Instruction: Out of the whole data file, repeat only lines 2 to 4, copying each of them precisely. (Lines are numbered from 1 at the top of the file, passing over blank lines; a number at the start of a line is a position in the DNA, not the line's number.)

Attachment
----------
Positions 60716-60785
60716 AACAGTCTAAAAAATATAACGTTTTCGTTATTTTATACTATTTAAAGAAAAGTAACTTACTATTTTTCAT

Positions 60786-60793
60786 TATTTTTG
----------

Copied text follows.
60716 AACAGTCTAAAAAATATAACGTTTTCGTTATTTTATACTATTTAAAGAAAAGTAACTTACTATTTTTCAT

Positions 60786-60793
60786 TATTTTTG